It seems reasonable to create a special signal to identify MASS, but this signal should not give them priority! This is a task for software manufacturers — MASS should at all times manoeuvre as prescribed by Colregs [Editor’s note: this is the position that The Nautical Institute has taken at the IMO].
Moreover, all MASS ships in full autonomous mode should follow similar protocols. That is, given the same navigational situation, similar MASS vessels should behave in the same way. For example, in a give way situation, where course, speed, angle, and CPA are the same, two similar MASS vessels will alter course on the same angle.
What if it all goes wrong?
Based on reports of accidents with autonomous cars, we can expect to see problem situations developing with MASS at an early stage of introduction — like mixing up landmarks or unpredictable behaviour in areas of intense traffic. An out of control ship approaching a major port is a real disaster. What can we do? Send a team of paratroopers on board in mid ocean? What it it is just sensor malfunction or wrong interpretation of data? Any ship’s equipment on MASS should be doubly or even triply redundant.
To prevent accidents — and react to them it necessary — the following scheme might be used, particularly for shore controlled vessels.
Operators could be located at certain points on ship’s route, rather like dispatchers in aviation. Emergency teams who will board the ship in case of necessity will be located at the same points. Needless to say, all shore control centre (SCC operators and emergency teams must be professional seafarers with proper qualifications and specific training in autonomous ships. Even ship must come with a password protected red button’ allowing the ship to be switched to manual mode. Better yet, have dual factor authorisation, with two emergency team members each having separate passcodes.
This leads inevitably to the next question. What about bad guys — pirates, smugglers? How can we prevent them from gaining access or control of the MASS? The ‘red button’ giving manual control is to be encrypted by all possible means. The construction of the ship should allow maximum protection from unauthorised access, with the situation around the ship continually monitored and recorded.
In some ways MASS offer considerable security advantages. The only value on board is the cargo and the ship itselt — there are no hostages, and no cash. All doors could be closed and locked at all times, making the ship totally hardened.
This does seem to contradict search and rescue requirements. How can MASS help people in distress? First of all, by reporting their presence to the shore operator, and then launching life rafts. Further procedures must be developed.
Man vs machine?
Last but by no means least, how will MASS affect the labour market? Will it be a case of human mariners vs robots? I guess not. We still have many vacancies in the industry, and the profession of the seafarer is unfortunately becoming less and less popular. Robots will just fill the gaps. There will be enough new positions for humans who want to enter the industry as shore control centre operators, emergency team members, and so on.
On the legal side, IMO is already working on a scoping exercise to identify the dozens of international conventions and other documents to be updated.
In summary, and acknowledging that the list of matters to be considered is huge, a few points about the development of MASS that are worth bearing in mind:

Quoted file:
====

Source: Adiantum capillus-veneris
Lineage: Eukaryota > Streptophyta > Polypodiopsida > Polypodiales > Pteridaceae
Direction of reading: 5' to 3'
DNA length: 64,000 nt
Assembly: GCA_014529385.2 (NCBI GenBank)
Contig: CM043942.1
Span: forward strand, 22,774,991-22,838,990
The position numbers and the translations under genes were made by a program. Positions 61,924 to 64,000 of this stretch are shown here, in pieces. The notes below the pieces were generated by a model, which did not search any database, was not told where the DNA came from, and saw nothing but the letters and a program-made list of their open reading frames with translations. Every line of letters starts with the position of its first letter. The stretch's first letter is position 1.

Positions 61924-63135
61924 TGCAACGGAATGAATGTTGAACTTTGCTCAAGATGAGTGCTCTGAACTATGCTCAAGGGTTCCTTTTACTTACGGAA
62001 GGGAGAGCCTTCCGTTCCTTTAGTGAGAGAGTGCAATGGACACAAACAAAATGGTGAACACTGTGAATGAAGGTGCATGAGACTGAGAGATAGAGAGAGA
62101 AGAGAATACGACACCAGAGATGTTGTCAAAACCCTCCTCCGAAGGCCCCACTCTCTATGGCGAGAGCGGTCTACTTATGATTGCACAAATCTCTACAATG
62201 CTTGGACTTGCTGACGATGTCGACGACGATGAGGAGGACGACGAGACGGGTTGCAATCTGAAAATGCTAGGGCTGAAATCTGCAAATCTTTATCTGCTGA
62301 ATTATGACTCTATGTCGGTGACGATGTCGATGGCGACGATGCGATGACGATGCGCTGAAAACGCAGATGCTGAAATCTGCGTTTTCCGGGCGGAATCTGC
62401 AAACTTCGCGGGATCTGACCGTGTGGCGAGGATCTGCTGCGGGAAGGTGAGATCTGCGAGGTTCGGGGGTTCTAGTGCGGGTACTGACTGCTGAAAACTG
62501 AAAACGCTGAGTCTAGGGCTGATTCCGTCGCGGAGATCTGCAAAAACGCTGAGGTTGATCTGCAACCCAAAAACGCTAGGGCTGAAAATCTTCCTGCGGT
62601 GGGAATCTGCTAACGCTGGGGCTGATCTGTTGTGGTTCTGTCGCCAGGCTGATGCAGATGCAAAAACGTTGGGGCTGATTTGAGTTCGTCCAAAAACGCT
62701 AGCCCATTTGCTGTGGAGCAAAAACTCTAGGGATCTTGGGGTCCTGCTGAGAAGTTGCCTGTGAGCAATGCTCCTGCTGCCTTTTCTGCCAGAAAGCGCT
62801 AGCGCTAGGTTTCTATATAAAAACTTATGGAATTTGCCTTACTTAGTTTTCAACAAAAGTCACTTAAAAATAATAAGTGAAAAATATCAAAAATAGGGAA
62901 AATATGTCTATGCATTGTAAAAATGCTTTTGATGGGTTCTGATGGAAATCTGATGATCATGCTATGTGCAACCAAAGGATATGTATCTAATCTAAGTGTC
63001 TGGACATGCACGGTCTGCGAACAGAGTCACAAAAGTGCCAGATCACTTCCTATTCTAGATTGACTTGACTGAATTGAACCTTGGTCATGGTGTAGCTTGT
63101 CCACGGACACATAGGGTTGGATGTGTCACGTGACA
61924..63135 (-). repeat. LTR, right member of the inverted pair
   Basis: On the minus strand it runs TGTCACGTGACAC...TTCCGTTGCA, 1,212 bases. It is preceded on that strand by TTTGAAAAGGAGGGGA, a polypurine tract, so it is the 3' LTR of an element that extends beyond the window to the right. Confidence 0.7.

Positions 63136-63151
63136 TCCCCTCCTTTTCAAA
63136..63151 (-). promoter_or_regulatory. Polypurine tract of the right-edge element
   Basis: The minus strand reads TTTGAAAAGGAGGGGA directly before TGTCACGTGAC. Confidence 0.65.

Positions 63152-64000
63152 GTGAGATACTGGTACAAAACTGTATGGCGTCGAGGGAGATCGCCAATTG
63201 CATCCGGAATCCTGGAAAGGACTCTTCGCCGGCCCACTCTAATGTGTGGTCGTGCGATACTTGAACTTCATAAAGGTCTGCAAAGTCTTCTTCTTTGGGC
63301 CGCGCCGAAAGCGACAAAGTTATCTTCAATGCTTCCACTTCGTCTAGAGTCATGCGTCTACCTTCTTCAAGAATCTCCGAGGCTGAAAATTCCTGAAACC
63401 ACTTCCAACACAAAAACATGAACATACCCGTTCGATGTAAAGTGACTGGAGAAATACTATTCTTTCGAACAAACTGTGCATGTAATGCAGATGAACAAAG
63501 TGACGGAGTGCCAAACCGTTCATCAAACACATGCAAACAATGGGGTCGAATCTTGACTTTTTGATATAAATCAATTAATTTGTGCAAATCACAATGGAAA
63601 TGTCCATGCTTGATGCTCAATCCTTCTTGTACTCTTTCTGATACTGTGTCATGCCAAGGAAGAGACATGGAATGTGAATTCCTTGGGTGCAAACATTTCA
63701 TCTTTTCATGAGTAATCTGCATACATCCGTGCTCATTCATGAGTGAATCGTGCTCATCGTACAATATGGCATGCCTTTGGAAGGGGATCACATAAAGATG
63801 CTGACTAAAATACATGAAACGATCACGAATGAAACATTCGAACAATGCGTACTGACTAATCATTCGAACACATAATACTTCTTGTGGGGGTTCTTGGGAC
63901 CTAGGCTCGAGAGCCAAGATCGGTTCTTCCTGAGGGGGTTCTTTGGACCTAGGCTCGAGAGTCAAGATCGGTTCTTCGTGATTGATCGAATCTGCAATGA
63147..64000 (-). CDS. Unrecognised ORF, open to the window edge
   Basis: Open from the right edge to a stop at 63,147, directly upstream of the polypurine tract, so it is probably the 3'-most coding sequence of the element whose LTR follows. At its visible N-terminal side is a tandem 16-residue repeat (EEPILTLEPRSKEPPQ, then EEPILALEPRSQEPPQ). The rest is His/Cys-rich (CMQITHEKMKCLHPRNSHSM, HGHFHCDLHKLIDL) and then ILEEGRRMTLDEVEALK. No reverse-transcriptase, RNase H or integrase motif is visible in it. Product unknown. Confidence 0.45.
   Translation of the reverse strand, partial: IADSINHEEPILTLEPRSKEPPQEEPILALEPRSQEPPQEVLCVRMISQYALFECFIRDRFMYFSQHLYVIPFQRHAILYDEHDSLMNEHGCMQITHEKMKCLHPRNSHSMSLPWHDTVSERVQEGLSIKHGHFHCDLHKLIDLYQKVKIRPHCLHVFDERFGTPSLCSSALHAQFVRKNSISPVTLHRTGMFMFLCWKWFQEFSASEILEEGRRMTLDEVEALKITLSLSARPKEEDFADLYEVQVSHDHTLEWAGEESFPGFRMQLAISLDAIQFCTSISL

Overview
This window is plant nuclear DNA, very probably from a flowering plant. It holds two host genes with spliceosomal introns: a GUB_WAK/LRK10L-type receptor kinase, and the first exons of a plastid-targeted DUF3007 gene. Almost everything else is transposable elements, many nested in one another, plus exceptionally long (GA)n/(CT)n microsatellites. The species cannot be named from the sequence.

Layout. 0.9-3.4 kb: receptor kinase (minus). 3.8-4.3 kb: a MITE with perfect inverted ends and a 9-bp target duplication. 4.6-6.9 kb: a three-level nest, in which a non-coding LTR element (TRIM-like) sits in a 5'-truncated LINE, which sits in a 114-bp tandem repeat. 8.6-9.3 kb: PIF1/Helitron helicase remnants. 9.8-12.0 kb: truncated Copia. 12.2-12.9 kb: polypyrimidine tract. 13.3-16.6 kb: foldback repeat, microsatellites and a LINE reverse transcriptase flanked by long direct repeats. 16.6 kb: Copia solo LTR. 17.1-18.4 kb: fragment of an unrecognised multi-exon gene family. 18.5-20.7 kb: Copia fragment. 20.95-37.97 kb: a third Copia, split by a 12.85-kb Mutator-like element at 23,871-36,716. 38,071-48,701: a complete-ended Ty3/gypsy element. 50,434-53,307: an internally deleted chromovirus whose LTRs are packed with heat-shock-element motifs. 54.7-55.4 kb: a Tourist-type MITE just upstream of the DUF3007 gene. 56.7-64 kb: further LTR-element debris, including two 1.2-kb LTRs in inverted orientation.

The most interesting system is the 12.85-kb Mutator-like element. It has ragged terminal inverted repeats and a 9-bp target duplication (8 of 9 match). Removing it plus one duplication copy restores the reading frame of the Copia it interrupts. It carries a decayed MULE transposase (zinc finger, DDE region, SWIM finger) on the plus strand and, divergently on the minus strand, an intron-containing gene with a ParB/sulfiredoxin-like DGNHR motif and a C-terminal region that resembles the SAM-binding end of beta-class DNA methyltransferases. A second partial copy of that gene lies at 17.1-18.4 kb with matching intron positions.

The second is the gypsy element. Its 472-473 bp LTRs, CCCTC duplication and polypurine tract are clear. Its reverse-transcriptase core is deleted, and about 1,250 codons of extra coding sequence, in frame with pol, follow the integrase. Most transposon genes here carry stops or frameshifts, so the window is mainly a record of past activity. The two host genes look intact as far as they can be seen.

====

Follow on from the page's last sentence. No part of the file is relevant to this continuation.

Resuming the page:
• MASS vessels are real. Their appearance at sea is just a matter of time;
• An IMO Code for MASS operations must be developed as soon as possible;
• The Nautical Institute has a good opportunity to take part in creating rules for such ships in advance;
• It is The Nautical Institute’s task to reflect the views of human mariners, not robots. The NTs participation in developing rules and regulations must remain focused on ensuring maximum comfort and safety on vessels operated by humans;
• MASS technology will need further development and correction based on results from the first ships;
• In order to avoid accidents, which will definitely happen in the initial stages, MASS operating in full automatic mode should be limited to areas awav from usual routes and, it possible, awav from heavy weather areas. Manned ships are advised to avoid these waters;
• Establish ‘dispatcher’ points for the SCC operators and emergency teams;
• SCC operators and emergency team members to be fully trained professional mariners;
• MASS vessels to be protected from unauthorised access. At the same time, they must enable easy embarkation for emergency teams;
• Search and rescue is a weak point at the moment. Special procedures must be developed;
• MASS vessels should include accommodation, food and water stores and life saving equipment for limited crew (eg maintenance, emergency team, or rescuees);
• Special signals to be created to identify’ MASS operating in shore control and fully autonomous mode. This signal should not give priority;
• MASS to obey all Colreg requirements;
• Navigation protocols to be standardised for similar MASS vessels (at least for standard situations);
• The labour market will not be affected by MASS in the foreseeable future.
Blue sky thinking
The most effective solution for mass ocean transport is not MASS as they are currentlv envisaged, but commercial submarines. After loading, the vessel is brought out of port by a human crew. The crew then disembark, and the vessel goes underwater, and moves through the occan under a totally autonomous regime. No wind, no surface waves, and the environment is much more predictable. As there are no crew, no oxygen is needed, so compartments might be filled with inert gas to prevent fire. Ultra long radio and acoustic waves can be used for obtaining data and monitoring; batteries for moving the ship. Sounds fantastic? Twenty years ago, autonomous cars sounded fantastic. Several companies are already working on a commercial cargo submarine concept.
Автор: Captain Alexander Sagaydak, FNI
Источник: Seaways. — 2018. — September. — Р. 26 — 27.